First, I feel like that story is a true testament to perseverance. Although many of us will never experience these extreme setbacks and obstacles in life, we will all encounter our own challenges and circumstances we need to overcome. And it's up to us how we handle those challenges, we can either let them cripple us and keep us from moving forward or we can pivot, think creatively to find solutions and above all, never give up. If my family gave up hope mid way through their journey I would likely have been born on that remote island with little chance to survive.

I hope hearing my families story this gives you the courage to rise above adversities you may come across and encourages you on your journey. I hope it helps you realize that your circumstances do not define you and that you have stories worth sharing.  That brings me to the second reason why I wanted to share this story with you.

I want to remind you how important it is for us to talk to our kids about our family history. As a young girl, my family never talked about how they came to America.  I was sure it was a hard journey and an emotional event to recall - so I never asked. Several years ago, I had the courage to ask if they could tell me more about it. I interviewed my grandfather, parents, aunts and uncles. and the stories and recollections that came out were sad, courageous and inspiring. I'm so glad that i took the time and energy to retell their story and document it by video so it can be passed down to generations to come. My original documentary compiled all the interviews and included subtitles, but since that would be difficult for my kids to sit through an 1.5 of video and read subtitles, I came up with a creative way to retell their story in 10 minutes by illustrations. You will definitely want to check out that video, I'll post a link to the show notes at izzaroo.com/podcast.

So I encourage you guys to be intentional. If you haven't talked to your kids about your family history, take the time to tell them. Don't wait for them to ask, just tell them, as much as you know.  Think about all the stories about your grandparents, parents that your kids don't know about. I am sure many of them lived through important historical events, experienced hardships and maybe even achieved breakthroughs in their lifetime. 

Personally, in my own family, it's become more and more difficult for each generation to speak and understand Vietnamese. I am one of the youngest of my generation to be able to communicate with my grandparents. It's scary to think that over a short period of time, our entire family history could be lost if it wasn't documented and passed down.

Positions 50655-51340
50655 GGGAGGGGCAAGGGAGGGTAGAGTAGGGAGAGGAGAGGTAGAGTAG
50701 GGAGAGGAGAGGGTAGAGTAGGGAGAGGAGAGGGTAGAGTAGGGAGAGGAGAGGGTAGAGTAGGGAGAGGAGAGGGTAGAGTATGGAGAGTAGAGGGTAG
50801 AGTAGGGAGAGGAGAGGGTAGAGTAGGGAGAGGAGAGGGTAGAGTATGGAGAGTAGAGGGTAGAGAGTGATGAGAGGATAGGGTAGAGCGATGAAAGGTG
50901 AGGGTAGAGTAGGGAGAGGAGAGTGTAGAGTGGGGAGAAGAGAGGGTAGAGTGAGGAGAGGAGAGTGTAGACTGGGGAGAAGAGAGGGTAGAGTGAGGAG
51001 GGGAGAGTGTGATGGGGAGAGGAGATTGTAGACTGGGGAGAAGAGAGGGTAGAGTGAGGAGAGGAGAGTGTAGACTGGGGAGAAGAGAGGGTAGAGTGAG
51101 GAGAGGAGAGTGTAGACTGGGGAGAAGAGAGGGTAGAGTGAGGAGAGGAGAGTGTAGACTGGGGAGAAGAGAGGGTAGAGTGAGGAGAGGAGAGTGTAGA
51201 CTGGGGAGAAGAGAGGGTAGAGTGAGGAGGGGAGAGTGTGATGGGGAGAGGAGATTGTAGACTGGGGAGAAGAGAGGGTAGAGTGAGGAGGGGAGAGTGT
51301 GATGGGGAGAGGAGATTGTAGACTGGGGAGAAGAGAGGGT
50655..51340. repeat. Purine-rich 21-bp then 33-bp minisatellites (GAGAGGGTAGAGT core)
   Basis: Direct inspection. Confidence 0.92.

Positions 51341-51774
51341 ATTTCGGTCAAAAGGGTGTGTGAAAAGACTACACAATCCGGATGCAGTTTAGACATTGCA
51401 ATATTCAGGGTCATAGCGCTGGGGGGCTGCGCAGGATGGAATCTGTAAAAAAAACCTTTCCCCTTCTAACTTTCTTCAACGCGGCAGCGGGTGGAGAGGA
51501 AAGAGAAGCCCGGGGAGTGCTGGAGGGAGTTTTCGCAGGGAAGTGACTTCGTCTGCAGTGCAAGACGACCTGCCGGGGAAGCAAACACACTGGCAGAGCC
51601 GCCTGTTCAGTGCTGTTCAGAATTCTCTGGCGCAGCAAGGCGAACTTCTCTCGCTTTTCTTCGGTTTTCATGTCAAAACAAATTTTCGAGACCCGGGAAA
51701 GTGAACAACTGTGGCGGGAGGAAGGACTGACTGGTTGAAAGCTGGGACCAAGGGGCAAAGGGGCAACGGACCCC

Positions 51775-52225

So think creatively about how you can share and document your own family history to keep it alive and rich for years to come. Here are some ideas I have for you:

  • Interview your ancestors like I did and make a little video.
  • You can compile photos to make a slideshow.
  • Create a family history book/scrapbook. I"m sure you're familiar with photobooks, you can use the same concept to document your families history.
  • Create a family tree together.
  • You can set up a blog to share and have family members contribute.
  • You could put together a genealogy calendar to mark important dates in your families history.
  • Start simple by just talking about it over dinner, or even in the car during your commute. 
  • How about taking them to visit an older family member with lots of stories to share and have your kids ask questions? 
  • Or ask your parents to share their old photos with you. 

I'm sure you can think of more, but these are just some ideas that will help you carry on your families legacy.

There are so many great ways. If you have any other creative ideas, be sure to leave us your comments at izzaroo.com/podcast


LET'S CONNECT

Hey Momma, I'm here to serve you! Let me know how I can best do that by asking me any question you have. You might have the same question has another Momma AND you might hear the answer to your question on a future episode. 

If you have a  comment or suggestion about today's episode or the podcast in general, send me an email at hello@izzaroo.com or connect with me on FacebookInstagram.


ALL EPISODES

4 Simple ways to connect with your kids every day
Overcoming Limiting Beliefs
Rise Above Adversities Podcast EP004 Meditation and Body Positivity for Moms Podcast EP003 
My Story Podcast EP002 Introduction of Mindful Moms Movement Podcast EP001